At the Research center of the Institut universitaire de cardiologie et de pneumologie de Québec (IUCPQ), Professor Caroline Duchaine’s team studies bioaerosols and their effects on the respiratory health of exposed humans.
First, the term aerosol refers to solids or inert liquids in any gas, usually air. Bioaerosols are, in turns, aerosols composed of solid or liquid particles from 0.002 microns to 100μm carrying live microorganisms or molecules derived from living organisms (viruses, bacteria, fungi, microalgae, pollen, animal hair, plant fragments, etc.). The effects of aerosols and bioaerosols on human health are thus very different. Some infectious diseases can be transmitted by bioaerosols.
More precisely, we are interested in :
The development of detection methods for airborne respiratory pathogens using molecular biology, the exposure to mycobacteria in the workplace, the air quality in agricultural environments and the respiratory health of workers, the microbial ecology of metal working fluids and allergic alveolitis, the detection of bioterrorism agents, the detection of antibiotic resistance genes using in situ hybridization, and the aerovirology.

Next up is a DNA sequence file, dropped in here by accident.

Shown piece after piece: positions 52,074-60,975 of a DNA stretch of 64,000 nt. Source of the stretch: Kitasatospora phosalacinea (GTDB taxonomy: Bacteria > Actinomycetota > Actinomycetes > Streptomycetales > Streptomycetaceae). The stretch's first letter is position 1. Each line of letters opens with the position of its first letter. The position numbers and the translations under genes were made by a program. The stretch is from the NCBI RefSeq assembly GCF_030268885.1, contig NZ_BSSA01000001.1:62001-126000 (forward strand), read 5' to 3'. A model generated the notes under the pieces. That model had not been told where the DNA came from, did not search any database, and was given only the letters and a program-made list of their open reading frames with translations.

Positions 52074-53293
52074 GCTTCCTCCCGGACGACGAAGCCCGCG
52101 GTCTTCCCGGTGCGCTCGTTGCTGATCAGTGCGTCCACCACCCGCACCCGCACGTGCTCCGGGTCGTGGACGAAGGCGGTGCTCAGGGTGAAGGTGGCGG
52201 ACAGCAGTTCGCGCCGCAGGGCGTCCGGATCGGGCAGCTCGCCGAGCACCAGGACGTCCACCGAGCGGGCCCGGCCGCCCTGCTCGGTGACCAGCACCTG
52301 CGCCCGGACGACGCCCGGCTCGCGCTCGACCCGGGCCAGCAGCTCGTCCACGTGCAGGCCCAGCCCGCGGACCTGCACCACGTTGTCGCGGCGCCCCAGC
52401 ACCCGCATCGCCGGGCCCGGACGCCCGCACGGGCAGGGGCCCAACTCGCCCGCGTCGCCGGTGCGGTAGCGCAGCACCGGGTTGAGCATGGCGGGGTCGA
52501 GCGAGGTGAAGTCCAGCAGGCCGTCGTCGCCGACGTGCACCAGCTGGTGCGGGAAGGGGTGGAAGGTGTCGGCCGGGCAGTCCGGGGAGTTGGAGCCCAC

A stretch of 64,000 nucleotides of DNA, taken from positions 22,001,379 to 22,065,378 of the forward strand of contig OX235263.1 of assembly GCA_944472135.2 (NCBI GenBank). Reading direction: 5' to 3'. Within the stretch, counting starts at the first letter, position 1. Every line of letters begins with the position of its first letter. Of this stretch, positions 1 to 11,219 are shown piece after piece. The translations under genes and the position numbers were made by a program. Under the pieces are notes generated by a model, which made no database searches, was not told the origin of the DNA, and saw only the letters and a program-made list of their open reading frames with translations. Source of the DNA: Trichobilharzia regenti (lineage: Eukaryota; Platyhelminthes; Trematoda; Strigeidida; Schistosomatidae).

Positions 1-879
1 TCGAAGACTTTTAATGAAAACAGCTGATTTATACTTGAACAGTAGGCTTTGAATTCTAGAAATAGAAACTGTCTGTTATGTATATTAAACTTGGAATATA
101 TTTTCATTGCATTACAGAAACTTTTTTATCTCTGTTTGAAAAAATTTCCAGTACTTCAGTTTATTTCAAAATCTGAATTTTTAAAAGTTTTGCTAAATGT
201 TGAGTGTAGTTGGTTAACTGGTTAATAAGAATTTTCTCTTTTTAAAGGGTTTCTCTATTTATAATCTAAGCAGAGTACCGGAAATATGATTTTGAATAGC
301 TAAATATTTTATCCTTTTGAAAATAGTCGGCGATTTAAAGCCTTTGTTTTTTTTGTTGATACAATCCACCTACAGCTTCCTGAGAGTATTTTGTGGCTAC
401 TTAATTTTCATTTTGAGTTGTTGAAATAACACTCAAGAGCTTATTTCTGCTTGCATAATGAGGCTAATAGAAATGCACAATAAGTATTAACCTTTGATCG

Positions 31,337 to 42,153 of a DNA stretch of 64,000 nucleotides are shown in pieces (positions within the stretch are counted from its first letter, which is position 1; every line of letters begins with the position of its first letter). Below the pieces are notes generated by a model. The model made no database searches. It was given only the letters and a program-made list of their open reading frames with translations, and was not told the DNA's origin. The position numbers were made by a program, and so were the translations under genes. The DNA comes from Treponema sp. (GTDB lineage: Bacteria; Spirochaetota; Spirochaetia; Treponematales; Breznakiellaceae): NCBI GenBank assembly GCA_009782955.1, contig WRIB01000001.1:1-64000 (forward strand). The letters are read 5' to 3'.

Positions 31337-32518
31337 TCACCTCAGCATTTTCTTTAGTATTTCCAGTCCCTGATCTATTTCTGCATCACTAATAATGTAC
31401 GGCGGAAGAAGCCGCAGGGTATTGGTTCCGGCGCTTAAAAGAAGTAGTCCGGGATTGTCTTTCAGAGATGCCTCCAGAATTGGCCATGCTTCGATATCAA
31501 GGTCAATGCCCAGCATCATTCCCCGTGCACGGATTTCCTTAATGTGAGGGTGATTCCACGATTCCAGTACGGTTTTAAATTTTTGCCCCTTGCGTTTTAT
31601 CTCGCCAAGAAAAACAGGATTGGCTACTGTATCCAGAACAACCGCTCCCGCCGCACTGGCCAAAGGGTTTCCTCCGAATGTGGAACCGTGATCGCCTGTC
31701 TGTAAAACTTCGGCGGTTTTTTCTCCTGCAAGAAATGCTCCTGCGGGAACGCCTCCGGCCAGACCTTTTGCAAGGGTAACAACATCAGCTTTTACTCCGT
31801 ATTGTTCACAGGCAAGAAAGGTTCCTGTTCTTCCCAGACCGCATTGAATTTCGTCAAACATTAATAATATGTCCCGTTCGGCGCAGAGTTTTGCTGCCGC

Mini-Symposium on bioaerosols and respiratory viruses
On October 12th, you are invited to participate to a mini-symposium on bioaerososl and respiratory viruses organised by the Prof. Caroline Duchaine :
Members from Caroline Duchaine's team have presented their studies or will do during these events :
Some of our studies have been presented at the 4th Workplace and Indoor Aerosols conference (April 20-22, 2016, Barcelona, Spain) :
- A next generation sequencing approach for the study of fungal diversity in bioaerosols (Hamza M'Bareche, MSc student)
- Worker’s exposure to bioaerosols in biomethanisation facilities (Marie-Eve Dubuis, MSc student)
- Assessment of workers' exposure to bioaerosols in wastewater treatment plants: evaluation of the bacterial risk by the use of molecular biology tools (Vanessa Dion Dupont, MSc student)
- Bioaerosols exposure in indoor composting installations: classical and molecular approaches and preferential aerosolization (Marc Veillette, research associate)